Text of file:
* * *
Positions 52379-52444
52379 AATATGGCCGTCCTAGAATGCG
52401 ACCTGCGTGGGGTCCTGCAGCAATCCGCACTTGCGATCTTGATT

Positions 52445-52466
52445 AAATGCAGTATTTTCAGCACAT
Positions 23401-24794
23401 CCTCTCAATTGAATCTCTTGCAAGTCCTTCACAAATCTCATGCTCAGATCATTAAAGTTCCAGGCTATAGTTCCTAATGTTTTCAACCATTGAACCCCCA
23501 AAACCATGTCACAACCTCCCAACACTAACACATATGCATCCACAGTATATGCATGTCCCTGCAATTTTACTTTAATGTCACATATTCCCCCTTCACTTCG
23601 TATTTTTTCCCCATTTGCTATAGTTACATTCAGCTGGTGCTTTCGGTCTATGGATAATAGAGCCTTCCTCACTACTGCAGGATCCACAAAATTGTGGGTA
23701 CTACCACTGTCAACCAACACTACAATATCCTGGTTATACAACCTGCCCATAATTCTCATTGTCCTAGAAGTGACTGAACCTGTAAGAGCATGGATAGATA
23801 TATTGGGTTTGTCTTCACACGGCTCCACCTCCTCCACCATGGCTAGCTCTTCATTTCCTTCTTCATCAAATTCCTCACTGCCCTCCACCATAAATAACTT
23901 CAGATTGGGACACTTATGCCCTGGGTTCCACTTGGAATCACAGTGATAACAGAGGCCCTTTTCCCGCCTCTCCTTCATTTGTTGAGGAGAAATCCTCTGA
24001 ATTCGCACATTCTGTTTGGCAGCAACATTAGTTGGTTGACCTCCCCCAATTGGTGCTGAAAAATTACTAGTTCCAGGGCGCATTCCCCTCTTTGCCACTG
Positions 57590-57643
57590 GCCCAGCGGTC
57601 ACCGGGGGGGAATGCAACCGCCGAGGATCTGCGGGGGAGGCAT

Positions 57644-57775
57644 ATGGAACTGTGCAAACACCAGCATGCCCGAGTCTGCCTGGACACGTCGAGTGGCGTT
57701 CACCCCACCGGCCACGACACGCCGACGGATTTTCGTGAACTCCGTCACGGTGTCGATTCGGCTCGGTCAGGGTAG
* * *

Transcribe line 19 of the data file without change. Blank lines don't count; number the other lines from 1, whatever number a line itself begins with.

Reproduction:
57701 CACCCCACCGGCCACGACACGCCGACGGATTTTCGTGAACTCCGTCACGGTGTCGATTCGGCTCGGTCAGGGTAG